Marble imports land local industry in trouble: traders

KABUL (PAN): Some traders on Sunday complained marbles imports from Pakistan, China and Iran have had a negative impact on their business. Currently, there are 100 marble factories operating in Kabul.

Abdul Ali Jafari, a stone-cutting factory official, said one cubic metre of marble cost 700 afghanis ($14.1) to 4,000afs, but the same amount of Pakistani marble was sold for 300afs to 1,000afs.

Jafari said one cubic metre of Iranian marble was priced from 1,500afs to 3,500afs and the Chinese variety from 1,000afs to 2,300afs. High demand for imported marbles was due to its low price and good quality, he added.

He asked the Afghan government to prevent the smuggling of stones into the country and support local industry by reducing prices of materials, providing 24 hours electricity and dealing with landmine threats. In commercial areas, the price of a kilowatt of electricity is 10afs.

Another trader, Inayatullah, said deposits of best marbles were available in Ghazni, Maidan Wardak and Bamyan provinces, but the stones could not be used due to insecurity there.

He said since marbles from Iran and Pakistan were not imported to western Herat province, local industry there had mushroomed. “People in Kabul also prefer to buy Pakistani marble, because they are cheap,” he added.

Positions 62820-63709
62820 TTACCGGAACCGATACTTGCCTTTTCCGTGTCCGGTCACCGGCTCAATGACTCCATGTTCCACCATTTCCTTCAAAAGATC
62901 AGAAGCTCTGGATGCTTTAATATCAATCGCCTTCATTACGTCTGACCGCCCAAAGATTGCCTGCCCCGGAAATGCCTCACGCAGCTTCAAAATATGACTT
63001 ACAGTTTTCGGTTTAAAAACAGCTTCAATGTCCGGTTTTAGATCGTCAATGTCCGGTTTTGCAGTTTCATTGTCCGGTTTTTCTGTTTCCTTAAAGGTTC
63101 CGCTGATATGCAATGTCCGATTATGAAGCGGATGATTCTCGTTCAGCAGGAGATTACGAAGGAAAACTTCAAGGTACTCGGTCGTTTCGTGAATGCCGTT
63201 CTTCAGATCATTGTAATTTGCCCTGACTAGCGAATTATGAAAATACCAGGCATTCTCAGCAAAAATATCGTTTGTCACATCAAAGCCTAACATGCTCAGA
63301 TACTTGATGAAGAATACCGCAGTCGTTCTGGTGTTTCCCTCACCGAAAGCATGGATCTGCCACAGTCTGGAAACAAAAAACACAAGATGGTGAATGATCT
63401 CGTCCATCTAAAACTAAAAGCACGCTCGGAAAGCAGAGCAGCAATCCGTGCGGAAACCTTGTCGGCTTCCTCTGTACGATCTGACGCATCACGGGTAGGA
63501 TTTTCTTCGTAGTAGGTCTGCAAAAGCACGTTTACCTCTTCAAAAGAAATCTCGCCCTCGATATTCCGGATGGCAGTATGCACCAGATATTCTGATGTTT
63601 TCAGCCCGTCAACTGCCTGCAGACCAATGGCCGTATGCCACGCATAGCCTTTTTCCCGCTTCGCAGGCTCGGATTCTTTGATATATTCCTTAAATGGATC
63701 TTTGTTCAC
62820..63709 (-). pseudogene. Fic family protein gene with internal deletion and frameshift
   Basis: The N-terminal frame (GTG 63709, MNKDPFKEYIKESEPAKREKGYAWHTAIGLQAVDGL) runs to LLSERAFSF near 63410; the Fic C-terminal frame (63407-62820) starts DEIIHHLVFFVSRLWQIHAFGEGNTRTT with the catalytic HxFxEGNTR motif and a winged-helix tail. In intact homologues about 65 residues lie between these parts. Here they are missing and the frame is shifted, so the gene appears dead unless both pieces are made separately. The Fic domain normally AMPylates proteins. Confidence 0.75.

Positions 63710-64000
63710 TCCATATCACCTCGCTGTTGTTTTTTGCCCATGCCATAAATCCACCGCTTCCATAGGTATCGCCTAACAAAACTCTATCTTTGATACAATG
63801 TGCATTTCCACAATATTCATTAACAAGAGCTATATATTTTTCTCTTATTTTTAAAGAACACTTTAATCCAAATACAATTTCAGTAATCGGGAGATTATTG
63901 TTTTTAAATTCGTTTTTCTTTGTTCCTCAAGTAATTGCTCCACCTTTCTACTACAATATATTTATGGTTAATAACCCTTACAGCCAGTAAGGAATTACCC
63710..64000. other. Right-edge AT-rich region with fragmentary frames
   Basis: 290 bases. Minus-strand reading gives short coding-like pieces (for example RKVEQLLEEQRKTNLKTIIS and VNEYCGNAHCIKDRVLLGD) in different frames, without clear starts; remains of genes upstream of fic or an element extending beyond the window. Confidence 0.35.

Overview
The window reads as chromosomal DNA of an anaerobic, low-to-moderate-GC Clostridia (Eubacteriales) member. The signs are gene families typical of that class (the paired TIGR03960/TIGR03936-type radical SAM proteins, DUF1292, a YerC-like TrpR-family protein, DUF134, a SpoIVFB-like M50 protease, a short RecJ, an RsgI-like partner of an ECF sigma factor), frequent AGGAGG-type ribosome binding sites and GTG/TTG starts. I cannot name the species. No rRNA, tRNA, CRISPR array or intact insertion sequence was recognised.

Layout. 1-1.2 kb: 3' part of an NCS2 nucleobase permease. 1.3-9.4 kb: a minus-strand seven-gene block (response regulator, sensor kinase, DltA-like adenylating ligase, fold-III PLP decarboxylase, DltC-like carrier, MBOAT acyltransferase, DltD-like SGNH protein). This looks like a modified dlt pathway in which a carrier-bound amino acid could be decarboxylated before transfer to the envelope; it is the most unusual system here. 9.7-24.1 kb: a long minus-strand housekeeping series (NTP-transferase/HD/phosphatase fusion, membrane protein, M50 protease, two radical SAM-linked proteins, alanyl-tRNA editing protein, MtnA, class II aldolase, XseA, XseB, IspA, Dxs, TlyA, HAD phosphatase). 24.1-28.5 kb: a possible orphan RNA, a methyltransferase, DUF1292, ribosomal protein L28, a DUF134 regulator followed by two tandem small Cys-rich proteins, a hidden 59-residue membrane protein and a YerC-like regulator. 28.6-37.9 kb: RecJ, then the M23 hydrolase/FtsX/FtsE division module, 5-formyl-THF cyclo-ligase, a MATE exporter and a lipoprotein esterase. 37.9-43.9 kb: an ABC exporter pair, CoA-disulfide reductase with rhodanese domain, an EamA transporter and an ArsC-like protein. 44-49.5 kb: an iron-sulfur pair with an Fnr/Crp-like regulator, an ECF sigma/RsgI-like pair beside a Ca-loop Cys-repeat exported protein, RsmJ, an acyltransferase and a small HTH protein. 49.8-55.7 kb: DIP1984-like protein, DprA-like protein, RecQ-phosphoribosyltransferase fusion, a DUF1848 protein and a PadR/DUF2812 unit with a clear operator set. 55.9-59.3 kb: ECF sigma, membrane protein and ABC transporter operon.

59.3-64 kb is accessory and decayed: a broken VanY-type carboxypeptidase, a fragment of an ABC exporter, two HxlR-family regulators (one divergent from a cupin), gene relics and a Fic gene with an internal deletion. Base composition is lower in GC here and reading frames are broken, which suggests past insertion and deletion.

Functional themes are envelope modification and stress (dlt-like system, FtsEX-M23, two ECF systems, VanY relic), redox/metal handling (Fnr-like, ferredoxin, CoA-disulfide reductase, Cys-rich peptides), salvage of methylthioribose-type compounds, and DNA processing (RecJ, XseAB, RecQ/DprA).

"I used Pakistani marbles for being cheap in my four-storey building," Najmuddin, a resident of Mirwais Maidan area told Pajhwok Afghan News.

Analysts also say the Afghan government should support domestic products.

Taj Mohammad Akbar, a professor at the economy faculty of Kabul University said the government should provide all possible facilities to Afghan traders and industrialists. "If the government does not take serious steps, it means disloyalty to the nation," he said.

Due to the free market, the government could not prevent imports of mines from outside, the mines ministry spokesman said.

Jawad Omar said the ministry had sent a proposal to President Karzai on how to support domestic products.

Without going into details, Omar said a considerable improvement in support for local industry would be achieved if the policy was implemented.


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